Oct 25, 2006

Seagrasses of Singapore

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Several fascinating species of seagrasses grow on our shores. Here's a quick introduction to all the species that can be found in Singapore.Tape seagrass (Enhalus acoroides) is the longest seagrass found on our shores. The leaf blade is 1-2cm wide and can be 1.5m long! Pulau Semakau has vast tracts of Tape seagrass meadows that stretch for kilometres!

Male flowers of the Tape seagrass are tiny (see the small white bits?). They form in a bract that grows at the base of the plant. During a bloom of Tape seagrass, little 'rafts' of male flowers are often seen floating on the water. They look like little bits of styrofoam!

Female flowers are large and emerge on long coiled stalks. The pale yellowish petals last only for a day or so. Often, all that is seen are the V-shaped bracts. Soon, the large fruit develops. It is a hairy capsule that holds several seeds. The seeds are said to be edible and are eaten by some coastal dwellers. The raw seeds are said to taste like chestnuts.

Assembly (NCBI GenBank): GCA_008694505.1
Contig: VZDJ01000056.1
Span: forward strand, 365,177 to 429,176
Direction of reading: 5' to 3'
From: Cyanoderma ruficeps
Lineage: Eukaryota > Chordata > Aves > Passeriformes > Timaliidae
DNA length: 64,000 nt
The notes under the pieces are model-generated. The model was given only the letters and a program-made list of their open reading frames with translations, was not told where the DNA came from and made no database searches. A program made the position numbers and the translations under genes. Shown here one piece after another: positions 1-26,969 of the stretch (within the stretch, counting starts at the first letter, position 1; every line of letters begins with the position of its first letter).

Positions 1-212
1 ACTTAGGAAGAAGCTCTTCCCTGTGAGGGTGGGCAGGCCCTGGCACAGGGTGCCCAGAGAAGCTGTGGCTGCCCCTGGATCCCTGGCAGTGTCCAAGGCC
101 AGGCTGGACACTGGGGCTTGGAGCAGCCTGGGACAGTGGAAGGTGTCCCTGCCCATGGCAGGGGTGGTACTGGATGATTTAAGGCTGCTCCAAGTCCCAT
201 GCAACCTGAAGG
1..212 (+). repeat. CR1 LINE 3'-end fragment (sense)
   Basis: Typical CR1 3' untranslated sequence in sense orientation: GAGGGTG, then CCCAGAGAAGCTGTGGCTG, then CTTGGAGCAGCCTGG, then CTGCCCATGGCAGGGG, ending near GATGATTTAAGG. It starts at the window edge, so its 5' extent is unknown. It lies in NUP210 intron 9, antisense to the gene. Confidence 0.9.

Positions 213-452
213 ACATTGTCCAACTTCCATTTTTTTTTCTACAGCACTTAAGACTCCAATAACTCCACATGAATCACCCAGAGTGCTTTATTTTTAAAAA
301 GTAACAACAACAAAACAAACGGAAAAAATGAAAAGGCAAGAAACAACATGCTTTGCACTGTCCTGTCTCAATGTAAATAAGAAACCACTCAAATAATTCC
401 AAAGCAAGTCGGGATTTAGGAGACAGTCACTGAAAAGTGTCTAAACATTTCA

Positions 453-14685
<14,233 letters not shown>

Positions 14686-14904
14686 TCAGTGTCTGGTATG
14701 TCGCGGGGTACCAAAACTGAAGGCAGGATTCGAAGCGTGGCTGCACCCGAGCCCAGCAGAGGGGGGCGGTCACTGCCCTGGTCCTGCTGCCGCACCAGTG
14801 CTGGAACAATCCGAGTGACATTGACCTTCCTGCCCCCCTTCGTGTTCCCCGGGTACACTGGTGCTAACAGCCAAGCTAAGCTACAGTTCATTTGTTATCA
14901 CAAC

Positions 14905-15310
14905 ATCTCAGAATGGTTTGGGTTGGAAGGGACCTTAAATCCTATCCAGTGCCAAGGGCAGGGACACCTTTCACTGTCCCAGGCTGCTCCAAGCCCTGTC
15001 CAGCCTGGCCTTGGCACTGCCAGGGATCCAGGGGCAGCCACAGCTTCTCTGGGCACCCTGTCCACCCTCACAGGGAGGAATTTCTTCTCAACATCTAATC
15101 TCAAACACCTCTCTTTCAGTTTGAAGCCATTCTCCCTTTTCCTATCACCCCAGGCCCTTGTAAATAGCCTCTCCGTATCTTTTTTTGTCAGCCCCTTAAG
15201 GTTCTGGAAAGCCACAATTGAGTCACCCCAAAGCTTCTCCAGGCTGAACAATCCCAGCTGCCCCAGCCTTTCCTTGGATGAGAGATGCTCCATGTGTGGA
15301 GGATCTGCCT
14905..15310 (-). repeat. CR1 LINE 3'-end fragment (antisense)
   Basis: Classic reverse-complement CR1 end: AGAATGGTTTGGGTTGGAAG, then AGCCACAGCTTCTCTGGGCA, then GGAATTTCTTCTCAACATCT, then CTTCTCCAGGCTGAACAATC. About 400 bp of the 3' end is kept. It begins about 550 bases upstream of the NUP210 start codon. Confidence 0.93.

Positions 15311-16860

There are several species of Halophila seagrasses. Some have oval leaves and thus called Spoon seagrasses. The various species of oval-shaped Halophila are difficult to differentiate in the field, so all of them are generally referred to as Halophila ovalis complex. These seagrasses are the most commonly encountered on many of our shores.

The beautiful Fern seagrass (Halophila spinulosa) is made up of many little leaflets. Usually a bright green, sometimes with a bluish tint, this seagrass is widespread on Chek Jawa.

Singapore is home to the delicate Beccarri's seagrass (Halophila beccarrii). The tiny leaves of this seagrass emerges in a rosette of 4-5 leaves. Elsewhere in the world, this seagrass is considered rare. But it is quite commonly seen on Chek Jawa.

There is a large patch of ribbon seagrass (Cymodocea rotundata) on Chek Jawa. This elegant seagrass is narrower and not as long as Tape seagrass.
Needle seagrass (Halodule sp.) is long, narrow and well, needle-like. On Chek Jawa they are lush and long. Elsewhere, they may be much shorter.

Sickle seagrass (Thalassia hemprichii) is indeed sickle-shaped. A lush meadow of this seagrass grows on Labrador, the last on our mainland.

Sickle seagrass has little flowers with curly 'whiskers'.

Syringodium isoetifolium is a strange seagrass. Its leaf blade is cylindrical, like plastic tubing! It is commonly seen (so far) only on Pulau Semakau.

Our job for Seagrass Watch is to look out for all these wonderful plants on our shores. And to monitor their growth.

I can't wait to start!

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